Anyway, this may not be the most eye shattering blog that you will find on the web nowadays but it’s not so plain as before.
I needed to take my mind from the dramas that are happening today. Believe me, when you have an ill wife and a daughter in her twenties with emotional problems, it might be a good idea to spend a little time messing with the WordPress customizer (sic).
So, I was finding it all very frustrating. Windows is a well-funded operating system and yet it comes with the worst text editor imaginable.
Eventually, this week at work, I asked aloud, “Is Notepad the worst text editor of all.”
The reply I received suggested a different text editor, but I’ll get to that in a moment.
Software is a strange thing, or, to be more precise, the reaction of a number of people to software is a strange thing.
The amount of arguments that I have witnessed over whether the PS3/4 or XBox is better; or whether Windows, Apple, Linux or BSD is better; or which is the best text editor. Actually, I haven’t witnessed many text editor arguments but search for text editor wars, or just editor war, and you will find that in the online world, this argument gets strangely heated. There are even mock religions for these editors (I know!).
The big fight seems to be between users of VIM and EMACS. NANO and ED are also drawn into the fight, sometimes. Well, all four of these command line editors are on my laptop and I can see the attraction with all of them. I am diving into VIM most of all, but I would love to have known of either VIM or EMACS in those days when I used to build some websites. VIM and/or EMACS would make website building more of a breeze than using an alternative GUI based text editor, such as Bluefish.
As you can tell, using Linux opens up a world of text editing possibilities. There are alternatives that you can use on Windows, but all of the editors that I am about to discuss ship with some or most Linux distros as standard.
So, what is the difference between all the editors?
There are some great GUI text editors. I’ve mentioned Bluefish, but better alternatives include gEdit, and its Mate desktop environment fork Pluma. They are both very capable and robust. The KDE Advanced Test Editor aka Kate adds more functionality to the mix, but has the downside that a number of dependencies are pulled onto your desktop environment if you are using anything other than KDE as your desktop environment.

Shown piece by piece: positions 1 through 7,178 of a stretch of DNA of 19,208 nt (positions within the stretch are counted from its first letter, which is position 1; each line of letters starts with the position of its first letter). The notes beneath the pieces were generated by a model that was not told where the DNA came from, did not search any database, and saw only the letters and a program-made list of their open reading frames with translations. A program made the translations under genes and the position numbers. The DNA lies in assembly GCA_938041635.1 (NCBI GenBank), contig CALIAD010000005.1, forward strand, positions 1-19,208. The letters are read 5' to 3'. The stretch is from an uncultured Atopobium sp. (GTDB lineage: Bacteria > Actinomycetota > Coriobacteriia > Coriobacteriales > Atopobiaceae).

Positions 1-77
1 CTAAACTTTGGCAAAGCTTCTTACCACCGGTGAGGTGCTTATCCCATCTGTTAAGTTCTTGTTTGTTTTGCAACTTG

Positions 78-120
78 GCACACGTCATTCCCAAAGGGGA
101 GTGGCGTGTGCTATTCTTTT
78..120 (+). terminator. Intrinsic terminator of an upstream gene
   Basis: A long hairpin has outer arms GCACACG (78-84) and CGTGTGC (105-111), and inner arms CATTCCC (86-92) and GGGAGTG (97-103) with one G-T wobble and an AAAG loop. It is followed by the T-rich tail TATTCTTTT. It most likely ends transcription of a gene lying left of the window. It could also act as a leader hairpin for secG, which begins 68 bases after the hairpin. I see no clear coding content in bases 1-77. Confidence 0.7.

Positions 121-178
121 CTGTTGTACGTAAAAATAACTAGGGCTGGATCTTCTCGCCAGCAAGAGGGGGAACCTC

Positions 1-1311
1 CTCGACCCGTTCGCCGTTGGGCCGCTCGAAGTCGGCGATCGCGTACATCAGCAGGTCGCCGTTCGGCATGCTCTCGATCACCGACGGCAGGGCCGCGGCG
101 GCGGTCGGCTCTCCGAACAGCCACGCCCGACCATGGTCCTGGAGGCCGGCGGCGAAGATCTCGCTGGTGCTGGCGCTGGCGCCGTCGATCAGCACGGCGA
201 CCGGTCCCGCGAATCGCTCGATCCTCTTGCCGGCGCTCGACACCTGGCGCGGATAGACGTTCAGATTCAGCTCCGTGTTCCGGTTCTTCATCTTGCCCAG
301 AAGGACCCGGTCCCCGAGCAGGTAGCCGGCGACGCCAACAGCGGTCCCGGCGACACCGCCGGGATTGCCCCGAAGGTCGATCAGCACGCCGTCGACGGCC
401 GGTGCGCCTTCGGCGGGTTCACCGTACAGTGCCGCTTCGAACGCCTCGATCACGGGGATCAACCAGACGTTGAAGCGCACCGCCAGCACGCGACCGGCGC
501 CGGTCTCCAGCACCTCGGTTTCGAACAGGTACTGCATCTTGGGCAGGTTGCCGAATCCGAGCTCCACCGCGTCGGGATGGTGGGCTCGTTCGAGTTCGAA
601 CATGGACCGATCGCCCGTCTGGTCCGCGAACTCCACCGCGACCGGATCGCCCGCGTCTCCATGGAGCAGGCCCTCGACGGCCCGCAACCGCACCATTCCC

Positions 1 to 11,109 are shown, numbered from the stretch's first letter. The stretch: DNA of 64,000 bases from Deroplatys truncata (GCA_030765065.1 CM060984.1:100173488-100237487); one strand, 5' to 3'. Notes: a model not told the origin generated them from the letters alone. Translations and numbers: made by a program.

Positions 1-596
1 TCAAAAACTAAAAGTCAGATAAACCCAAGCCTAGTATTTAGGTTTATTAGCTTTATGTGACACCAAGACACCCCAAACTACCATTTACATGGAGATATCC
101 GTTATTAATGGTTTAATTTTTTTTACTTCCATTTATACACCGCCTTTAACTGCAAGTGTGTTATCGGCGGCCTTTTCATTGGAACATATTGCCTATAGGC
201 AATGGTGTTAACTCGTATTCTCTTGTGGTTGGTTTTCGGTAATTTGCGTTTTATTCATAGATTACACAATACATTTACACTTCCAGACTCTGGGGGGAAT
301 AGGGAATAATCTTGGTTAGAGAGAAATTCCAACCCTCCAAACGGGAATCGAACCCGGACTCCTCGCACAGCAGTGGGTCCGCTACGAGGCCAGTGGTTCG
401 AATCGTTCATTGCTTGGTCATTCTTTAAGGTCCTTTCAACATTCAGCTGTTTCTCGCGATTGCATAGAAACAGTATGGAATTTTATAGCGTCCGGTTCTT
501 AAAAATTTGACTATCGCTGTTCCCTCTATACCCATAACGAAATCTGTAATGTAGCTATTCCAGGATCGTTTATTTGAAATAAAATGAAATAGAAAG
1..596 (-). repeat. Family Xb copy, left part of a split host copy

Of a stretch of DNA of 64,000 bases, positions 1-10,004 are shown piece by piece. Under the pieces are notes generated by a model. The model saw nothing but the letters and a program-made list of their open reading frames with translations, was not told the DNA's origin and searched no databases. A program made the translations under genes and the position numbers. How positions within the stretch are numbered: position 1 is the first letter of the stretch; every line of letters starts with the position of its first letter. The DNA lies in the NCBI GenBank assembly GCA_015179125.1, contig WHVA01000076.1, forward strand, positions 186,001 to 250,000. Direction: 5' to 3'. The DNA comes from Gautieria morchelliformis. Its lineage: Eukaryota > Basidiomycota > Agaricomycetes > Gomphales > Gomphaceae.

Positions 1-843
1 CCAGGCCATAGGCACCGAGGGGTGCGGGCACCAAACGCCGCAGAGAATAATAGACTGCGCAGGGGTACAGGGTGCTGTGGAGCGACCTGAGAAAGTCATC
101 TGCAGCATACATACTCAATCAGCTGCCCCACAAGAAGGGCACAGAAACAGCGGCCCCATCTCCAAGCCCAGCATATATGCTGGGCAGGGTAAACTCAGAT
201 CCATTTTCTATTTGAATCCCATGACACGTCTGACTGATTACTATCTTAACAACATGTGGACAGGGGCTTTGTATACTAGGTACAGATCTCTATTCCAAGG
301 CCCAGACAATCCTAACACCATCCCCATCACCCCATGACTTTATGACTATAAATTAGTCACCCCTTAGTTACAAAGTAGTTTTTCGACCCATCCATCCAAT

I personally believe that even the deliberately lightweight Leafpad is more pleasant to use than Notepad, even if the functionality is not much different.
Okay, that’s my brief nod to the GUI editors that put Notepad to shame.
What are the attractions that the text based editors that I mention?
For ED, not much at all. This is a really old line based editor and is a forefather of the others, so to speak.
NANO is a simple editor which has so many more options than Notepad. The options can be gained mainly by pressing the CTRL key along with another key.
Both EMACS and VIM boast so much more. Syntax highlighting, comparing files for differences and copying different lines from one file to the other, split screens to work on multiple files simultaneously and shortcut instructions to jump around the file and manipulate text quickly and easily.
So, I am preferring VIM out of all the text editors at the moment. I’ve used EMACS a little bit, but I am preferring VIM. Both of these editors are fantastic.
Anyway, just a quick tip if you are using VIM. If you want to paste the contents of your copy buffer from outside of the VIM, there is an easy way to do it. Just type the following command “+gP
That snippet of advice seems to be hard to come by.
Oh, yes, which was the editor that my work colleague suggested as worse than Notepad? WordPad! Man, that suggestion is so right.
I searched for any uses for WordPad and one posting suggested that it can save RTF files. Okay, it can save RTF files but any text editor can save RTF files, and why would you want to? They are massive in comparison to other formats.
Oh…I think that I am joining a different text editor war!